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Kissing Adds Years to Your Life

LindaA psychological study done in Germany during the 1980’s found that the men who kissed their wives before going to work in the morning lived an average of five years longer than the husbands who didn’t kiss.

Dr. Arthur Szabo, professor of psychology at the University of Kiel, Germany collected data for two years from several dozen physicians, psychologists, and leading German insurance companies that cooperated to provide actuarial data. Szabo published his findings in a West German magazine called Selecta.

The kissing husbands earned 20 to 35 percent more money and used less sick time than their peers who left with no goodbye kiss.  In this same study, a sampling of Germany’s top 110 industrial managers shows that the 87% left home after kissing their wives saw an increase in pay and held their management positions. This same research outfit reported that not kissing one’s wife before leaving in the morning significantly increases the possibility of a car accident.

Here is Dr. Szabo’s summary of findings:

“Husbands who leave home in the morning without kissing their wives do so either because the couple has had a spat, or because they have gown apart. In either case, the husband begins the day with a negative attitude. He tends to be moody and depressed. He is disinterested in his work and surroundings. While a great many men feign indifference to their wives nearly all of them are deceiving themselves. Even if a man has ceased to love his wife, he is still influenced by her attitude toward him. Our research proves this and conclusively so. A husband who kisses his wife every morning before he goes to the office begins the day with a positive attitude. His feeling of harmony is reflected physiologically as well as mentally.”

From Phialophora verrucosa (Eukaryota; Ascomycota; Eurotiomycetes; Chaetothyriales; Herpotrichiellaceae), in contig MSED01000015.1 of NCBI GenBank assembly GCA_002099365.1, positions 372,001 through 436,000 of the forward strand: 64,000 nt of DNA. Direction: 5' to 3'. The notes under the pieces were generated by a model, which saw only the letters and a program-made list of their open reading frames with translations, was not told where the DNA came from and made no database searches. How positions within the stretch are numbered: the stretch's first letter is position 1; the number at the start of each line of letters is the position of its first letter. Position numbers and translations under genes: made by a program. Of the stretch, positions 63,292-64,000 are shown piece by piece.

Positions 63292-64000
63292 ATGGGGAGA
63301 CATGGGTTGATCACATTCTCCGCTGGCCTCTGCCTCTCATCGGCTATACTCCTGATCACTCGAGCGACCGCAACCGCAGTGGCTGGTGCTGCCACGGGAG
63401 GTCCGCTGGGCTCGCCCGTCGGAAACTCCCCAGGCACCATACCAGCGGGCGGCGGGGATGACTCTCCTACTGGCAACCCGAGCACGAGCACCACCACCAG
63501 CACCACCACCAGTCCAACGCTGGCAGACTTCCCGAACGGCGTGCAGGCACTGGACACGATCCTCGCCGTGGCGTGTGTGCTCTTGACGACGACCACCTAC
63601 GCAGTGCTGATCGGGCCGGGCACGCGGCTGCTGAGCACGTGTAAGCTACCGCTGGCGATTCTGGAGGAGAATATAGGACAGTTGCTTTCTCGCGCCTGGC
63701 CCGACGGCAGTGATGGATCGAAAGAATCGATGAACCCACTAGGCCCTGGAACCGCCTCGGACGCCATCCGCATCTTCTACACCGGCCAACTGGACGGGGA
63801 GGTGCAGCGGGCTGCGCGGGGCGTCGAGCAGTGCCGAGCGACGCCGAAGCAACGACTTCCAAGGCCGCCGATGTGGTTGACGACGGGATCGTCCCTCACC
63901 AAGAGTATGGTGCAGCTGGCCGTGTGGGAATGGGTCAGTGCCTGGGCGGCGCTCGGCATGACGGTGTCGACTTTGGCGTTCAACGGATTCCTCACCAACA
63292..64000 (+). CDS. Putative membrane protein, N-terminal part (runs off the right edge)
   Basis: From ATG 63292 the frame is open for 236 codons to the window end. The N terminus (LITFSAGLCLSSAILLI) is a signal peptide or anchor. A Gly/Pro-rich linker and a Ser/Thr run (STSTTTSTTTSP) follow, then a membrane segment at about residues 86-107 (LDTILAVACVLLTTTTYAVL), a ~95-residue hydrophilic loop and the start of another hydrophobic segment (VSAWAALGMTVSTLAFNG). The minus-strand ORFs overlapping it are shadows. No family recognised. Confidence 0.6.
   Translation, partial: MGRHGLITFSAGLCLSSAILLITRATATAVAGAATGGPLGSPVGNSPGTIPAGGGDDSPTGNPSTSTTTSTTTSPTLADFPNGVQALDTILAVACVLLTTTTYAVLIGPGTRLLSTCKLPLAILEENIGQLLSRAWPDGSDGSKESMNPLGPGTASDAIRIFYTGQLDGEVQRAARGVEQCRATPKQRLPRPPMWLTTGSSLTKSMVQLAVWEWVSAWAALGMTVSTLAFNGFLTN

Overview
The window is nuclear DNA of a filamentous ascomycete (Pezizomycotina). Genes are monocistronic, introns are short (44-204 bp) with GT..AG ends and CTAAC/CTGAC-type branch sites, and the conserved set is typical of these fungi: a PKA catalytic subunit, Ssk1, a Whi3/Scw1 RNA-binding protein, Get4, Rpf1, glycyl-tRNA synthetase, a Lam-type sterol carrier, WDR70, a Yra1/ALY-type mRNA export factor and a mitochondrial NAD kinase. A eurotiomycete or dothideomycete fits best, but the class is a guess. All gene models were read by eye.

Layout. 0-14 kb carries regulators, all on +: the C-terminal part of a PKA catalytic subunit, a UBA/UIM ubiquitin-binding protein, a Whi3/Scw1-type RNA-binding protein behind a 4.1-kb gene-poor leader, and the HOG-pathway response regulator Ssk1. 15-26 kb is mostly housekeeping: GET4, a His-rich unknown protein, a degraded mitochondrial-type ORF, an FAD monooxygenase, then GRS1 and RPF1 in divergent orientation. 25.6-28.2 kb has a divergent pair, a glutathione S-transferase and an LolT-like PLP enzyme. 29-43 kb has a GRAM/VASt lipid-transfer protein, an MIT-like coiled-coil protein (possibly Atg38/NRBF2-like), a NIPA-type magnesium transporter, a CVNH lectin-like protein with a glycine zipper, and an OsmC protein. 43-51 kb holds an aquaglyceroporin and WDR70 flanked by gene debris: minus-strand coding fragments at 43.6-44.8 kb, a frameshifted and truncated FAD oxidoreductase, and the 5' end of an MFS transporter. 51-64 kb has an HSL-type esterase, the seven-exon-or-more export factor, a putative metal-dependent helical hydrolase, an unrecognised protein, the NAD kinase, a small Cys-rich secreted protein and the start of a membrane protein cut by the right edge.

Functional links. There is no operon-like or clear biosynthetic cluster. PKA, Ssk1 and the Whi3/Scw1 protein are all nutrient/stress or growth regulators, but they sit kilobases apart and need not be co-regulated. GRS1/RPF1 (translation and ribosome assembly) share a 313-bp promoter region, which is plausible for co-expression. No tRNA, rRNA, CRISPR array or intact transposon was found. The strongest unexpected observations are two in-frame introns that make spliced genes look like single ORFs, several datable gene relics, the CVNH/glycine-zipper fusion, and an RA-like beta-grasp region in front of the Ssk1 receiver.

The psychologist who analyzed the data do not believe that it is just the kissing alone that accounts for such a significant outcome between the two groups. It’s the positive attitude that is strongly associated with a healthy lifestyle. It’s quite clear from the study that the strong bond that comes from regular kissing promotes not only emotional well-being but physical health as well.

Enjoying the natural high

During the act of kissing sensations go directly to the limbic system that is the part of the brain associated with love, passion and lust. As the neural impulses travel from lips, tongue, facial muscles and skin, a love cocktail is produced in the body causing a natural high. The love cocktail is composed of neurotransmitters, and hormones including dopamine, oxytocin, serotonin, adrenaline, and endorphins.

As a marriage counselor, I want those I work with to utilize the natural high that comes with a terrific kiss. I have a multifaceted approach encouraging each couple to work out the challenging issues that trouble them by learning to communicate well, negotiate for their needs, practice getting complete by using learning from their experience, apologize for causing harm, and forgiving after having been harmed. These methods clear a passageway for the fondness and affection system to flourish and for romance to become a regular feature of their partnership once again.